India's unsolved bombings
A series of bombings. No claim of responsibility. No prime suspects.
Wednesday's explosions in India's financial capital Mumbai ticked a wearily familiar list of boxes in a country which is no stranger to bombings that go unclaimed and lack any transparent motive.
Briefing reporters on Thursday about the investigation, Home Minister P. Chidambaram cast the net of suspicion about as wide as it would go.
"All groups hostile to India are on the radar. We are not ruling out anything, we are not ruling in anything. We are looking at everyone," he said.
"Whoever perpetrated the attack has worked in a very callous manner. Maybe it's a very small group working in a clandestine manner," he added.
Chidambaram's remarks were partly aimed at pre-empting the knee-jerk accusations of Pakistani complicity that invariably surface after any act of terror in India.
New Delhi has long accused its arch-rival and neighbour of aiding and abetting the militant groups who have carried out attacks on Indian soil, including the traumatic 2008 assault on Mumbai by Islamist gunmen that claimed 166 lives.
But his comments also highlighted the information vacuum which all too often surrounds seemingly arbitrary incidents.
There were several such attacks last year, including a blast at a packed restaurant in the western city of Pune which killed 16 people including several foreigners.
Low-intensity twin explosions wounded around a dozen people at a cricket stadium in Bangalore and a girl was killed by a bomb at a religious bathing site in Hinduism's holiest city of Varanasi.
In September, two Taiwanese men were shot outside Delhi's main mosque, while most recently, a crude device planted outside the Delhi High Court in May failed to go off after its detonator malfunctioned in the fierce summer heat.
None of these cases has been solved. There were no claims of responsibility and it is not even confirmed that they were part of a terrorist strategy, with suggestions that at least one may have been part of a criminal vendetta.
Given the lack of a proven suspect or tangible motive, politicians and the media tend to fall back on vague notions of terrorist intent.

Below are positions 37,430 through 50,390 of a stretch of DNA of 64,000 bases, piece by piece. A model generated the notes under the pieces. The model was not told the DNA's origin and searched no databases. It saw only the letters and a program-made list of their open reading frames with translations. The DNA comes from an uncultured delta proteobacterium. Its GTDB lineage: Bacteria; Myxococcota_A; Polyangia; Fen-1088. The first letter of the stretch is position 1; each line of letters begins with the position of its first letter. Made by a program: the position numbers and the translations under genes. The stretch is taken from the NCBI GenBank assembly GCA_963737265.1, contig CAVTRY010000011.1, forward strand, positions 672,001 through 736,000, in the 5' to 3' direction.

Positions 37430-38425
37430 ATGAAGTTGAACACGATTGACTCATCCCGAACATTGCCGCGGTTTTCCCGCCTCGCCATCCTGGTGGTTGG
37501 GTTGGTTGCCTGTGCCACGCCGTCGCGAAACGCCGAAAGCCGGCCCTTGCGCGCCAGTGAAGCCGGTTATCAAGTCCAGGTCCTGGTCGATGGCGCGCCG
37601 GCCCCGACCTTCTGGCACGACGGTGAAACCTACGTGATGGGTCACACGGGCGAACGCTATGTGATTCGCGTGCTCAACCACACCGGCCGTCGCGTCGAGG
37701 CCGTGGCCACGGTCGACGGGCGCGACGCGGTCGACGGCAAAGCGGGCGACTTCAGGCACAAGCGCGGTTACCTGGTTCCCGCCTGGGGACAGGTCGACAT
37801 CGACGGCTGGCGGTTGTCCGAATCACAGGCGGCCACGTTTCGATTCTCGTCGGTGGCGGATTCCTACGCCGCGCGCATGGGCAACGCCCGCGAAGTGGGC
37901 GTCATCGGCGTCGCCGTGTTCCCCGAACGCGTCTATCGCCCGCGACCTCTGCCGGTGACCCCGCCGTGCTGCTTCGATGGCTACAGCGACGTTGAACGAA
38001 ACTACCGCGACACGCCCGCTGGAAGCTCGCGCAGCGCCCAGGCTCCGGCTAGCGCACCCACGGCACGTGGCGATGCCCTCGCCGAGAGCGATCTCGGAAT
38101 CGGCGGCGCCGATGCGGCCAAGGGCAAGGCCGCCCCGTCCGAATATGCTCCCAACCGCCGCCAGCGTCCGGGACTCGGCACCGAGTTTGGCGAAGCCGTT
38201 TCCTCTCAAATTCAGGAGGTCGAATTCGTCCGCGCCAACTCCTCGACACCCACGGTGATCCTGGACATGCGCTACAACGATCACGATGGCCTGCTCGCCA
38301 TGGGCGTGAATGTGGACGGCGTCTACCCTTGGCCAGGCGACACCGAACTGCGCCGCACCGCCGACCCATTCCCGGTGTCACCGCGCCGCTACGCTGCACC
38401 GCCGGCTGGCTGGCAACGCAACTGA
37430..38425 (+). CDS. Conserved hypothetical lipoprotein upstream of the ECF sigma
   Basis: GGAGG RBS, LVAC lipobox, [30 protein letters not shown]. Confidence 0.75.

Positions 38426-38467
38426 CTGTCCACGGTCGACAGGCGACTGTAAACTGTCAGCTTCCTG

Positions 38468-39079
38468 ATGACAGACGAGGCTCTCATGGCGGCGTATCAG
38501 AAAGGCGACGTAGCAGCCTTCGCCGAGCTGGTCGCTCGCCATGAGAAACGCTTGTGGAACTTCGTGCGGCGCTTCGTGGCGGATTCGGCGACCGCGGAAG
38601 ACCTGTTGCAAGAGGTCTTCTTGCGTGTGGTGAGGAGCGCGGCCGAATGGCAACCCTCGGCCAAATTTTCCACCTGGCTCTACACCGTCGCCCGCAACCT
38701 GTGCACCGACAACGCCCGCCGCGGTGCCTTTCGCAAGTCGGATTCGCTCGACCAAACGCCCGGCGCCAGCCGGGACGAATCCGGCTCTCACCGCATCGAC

Wednesday's Mumbai blasts were "an attack on the heart of India," said the chief minister of Maharashtra state, Prithviraj Chavan.
"India is under assault," the Times of India said in an editorial on Friday, adding immediately: "One doesn't know yet who is responsible."
The idea of "India" as the target inevitably implies the possible involvement of elements from arch-rival Pakistan, and numerous commentators noted that the blasts occurred just before scheduled peace talks between the Indian and Pakistani foreign ministers later this month.
A favoured suspect is the Indian Mujahideen, a homegrown group with links to Lashkar-e-Taiba, the Pakistan-based militant outfit blamed for the 2008 Mumbai attacks.
The Indian Mujahideen were behind a series of bombings in Indian cities in 2008-09, but their past operations have been marked by a swift claim of responsibility.
Some security analysts say that the police, in the absence of any hard evidence, have often attempted to build false cases to conceal the lack of progress in recent cases.
"This is the standard routine," said Ajai Sahni, executive director of the Institute of Conflict Management in New Delhi.
"The police have no real forensic capability and they fabricate evidence all the time, and then go to the court with the wrong accused," Sahni told AFP.
Rakesh Maria, head of the Maharashtra state anti-terrorism squad, appealed Thursday for the public to have "faith and trust" in the police and promised that the perpetrators of Wednesday's bombings would be found.
But public sentiment was perhaps better reflected by Friday's newspapers, with headlines like "Police clueless" and "Government gropes in the dark."
By Giles Hewitt from AFP